Mary Mapes produced the forged memos program, and had been chasing this story down for five years up to that point. Now she has published her book, Truth and Duty. There is a chapter available to read for free at that link. It's absolutely amazing how clueless she still is, after all the water under this bridge. She betrays how very little she actually paid attention while this whole controversy was going on -- she didn't learn anything.

One gets the feeling that she, to this day, doesn't feel obligated to pay the slightest attention to any of the factors in the de-authenticisation of her long-sought memos, the centerpiece of her project, because it was all just a cacaphony of nonsense from "hyperconservatives" and the "far right". The most fundamental typographical characteristic -- proportional vs. fixed spacing, basically whether an "i" and a "w" take up the same amount of space, or a proportional space according to their actual size -- remain a mystery to her. She writes about how "hard-core, politically angry, hyperconservative sites loaded with vitriol..." were doing write-ups on "...typeface, font style, and peripheral spacing..." Ha, ha. If she can't take the time to understand what's being talked about, the basic fundamentals of type face even to the extent of just getting simple terminology correct, what is she doing writing a book about it? But this looks very much like a Freudian slip revealing her inner voice. All this technical talk and document forensics, including the most elementary stuff, is just "peripheral" and not worth paying the slightest attention to.

Rand Simberg, writing at Transterrestrial Musings, says that she doesn't understand the arguments against her. Here is a beautiful example of a concise fisking (named in honour of Robert Fisk, who helped develop the genre). Simberg blogs mostly about science, technology and space. Like Dr. Newcomer, he doesn't have much use for hoaxes, or hoaxers.

Mapes, in her new book, continues to put forth the claim that the first "Buckhead" posting was sent before the program had finished. She cops out of responsibility for promoting this canard, by use of the old "I was told that..." trick. Pretty transparent. Even if she were to now understand that this is false, she doesn't actually come right out and tell an easily proven lie. I'm sure that many people told her that -- including most of the mainstream media, which certainly did -- at the time.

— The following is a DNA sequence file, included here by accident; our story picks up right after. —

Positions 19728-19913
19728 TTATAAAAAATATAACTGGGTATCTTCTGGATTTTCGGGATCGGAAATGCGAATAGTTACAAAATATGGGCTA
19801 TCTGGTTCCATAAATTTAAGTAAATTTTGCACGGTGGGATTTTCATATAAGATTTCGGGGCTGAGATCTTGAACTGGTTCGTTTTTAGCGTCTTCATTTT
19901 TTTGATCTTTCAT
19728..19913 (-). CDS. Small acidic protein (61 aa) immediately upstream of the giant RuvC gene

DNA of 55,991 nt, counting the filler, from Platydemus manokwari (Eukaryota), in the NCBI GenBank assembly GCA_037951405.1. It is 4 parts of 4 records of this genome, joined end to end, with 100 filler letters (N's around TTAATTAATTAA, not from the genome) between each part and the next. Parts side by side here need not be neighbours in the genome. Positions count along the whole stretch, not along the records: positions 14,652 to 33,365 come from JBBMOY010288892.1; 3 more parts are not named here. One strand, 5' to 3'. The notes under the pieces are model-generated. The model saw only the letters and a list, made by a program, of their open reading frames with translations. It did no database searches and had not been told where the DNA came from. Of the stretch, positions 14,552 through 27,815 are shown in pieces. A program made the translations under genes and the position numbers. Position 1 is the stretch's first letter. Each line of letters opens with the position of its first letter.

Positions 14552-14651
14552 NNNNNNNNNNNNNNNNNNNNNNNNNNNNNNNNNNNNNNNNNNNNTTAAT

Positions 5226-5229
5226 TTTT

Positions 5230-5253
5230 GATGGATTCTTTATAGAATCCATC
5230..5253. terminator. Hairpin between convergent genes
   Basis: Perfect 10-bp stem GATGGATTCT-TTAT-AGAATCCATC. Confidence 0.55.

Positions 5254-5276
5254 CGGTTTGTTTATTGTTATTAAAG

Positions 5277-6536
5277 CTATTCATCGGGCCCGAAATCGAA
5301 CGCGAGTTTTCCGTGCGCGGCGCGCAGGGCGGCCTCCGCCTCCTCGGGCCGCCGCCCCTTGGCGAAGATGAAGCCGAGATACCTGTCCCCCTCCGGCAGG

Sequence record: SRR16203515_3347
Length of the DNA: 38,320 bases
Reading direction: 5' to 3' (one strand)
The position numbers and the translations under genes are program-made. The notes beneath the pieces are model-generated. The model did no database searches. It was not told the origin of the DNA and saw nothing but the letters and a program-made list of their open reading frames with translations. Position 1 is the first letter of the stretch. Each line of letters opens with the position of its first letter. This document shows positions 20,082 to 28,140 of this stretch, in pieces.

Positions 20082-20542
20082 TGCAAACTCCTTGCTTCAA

On the storm of public debate and widespread forensic analysis that the scanned memos generated on internet blogs (and don't forget that their exact synchronicity with MS Word docs, graphically demonstrated on the first day by Charles Johnson), Mapes writes (and Simberg fisks):
There was no analysis of what the documents actually said, no work done to look at the content, no comparison with the official record, no phone calls made to check the facts of the story...
Well, she's finally admitting it.

Oh, wait! She's talking about the bloggers! My irony meter just shattered the glass, and bent its needle into a pretzel.
Ouch! That's gotta hurt.
...nothing beyond a cursory and politically motivated examination of the typeface. That was all they had to attack, but that was enough.
Yes, it was enough to show that the faxes from Kinko's were faked (the fact that typefaces and kerning are inherently apolitical, is just a bonus), but there was nothing cursory about the examination. It's just that their fakeness was already apparent under even first and most cursory inspection. If anyone started the "politically motivated" bit, it was you and Rather. You had no doubts, and you didn't want any. You rushed to get this out six weeks before the election after having chased it for five years, and nothing would stand in your way -- not even professional ethics. You both still believe in the documents to this day! (Or are they actually "fake but accurate"... I'm losing track) Is this Bush Derangement Syndrome (a condition that seems frighteningly terminal in all too many cases) yet again? "Bush stole the election" so somebody has to steal it back?

This isn't merely "stuck on stupid." This is turned all the way up to eleven on stupid.
Or maybe it's just that. Stuck on stupid, willfully stuck for sure. Great example of General Honore's immortal quote!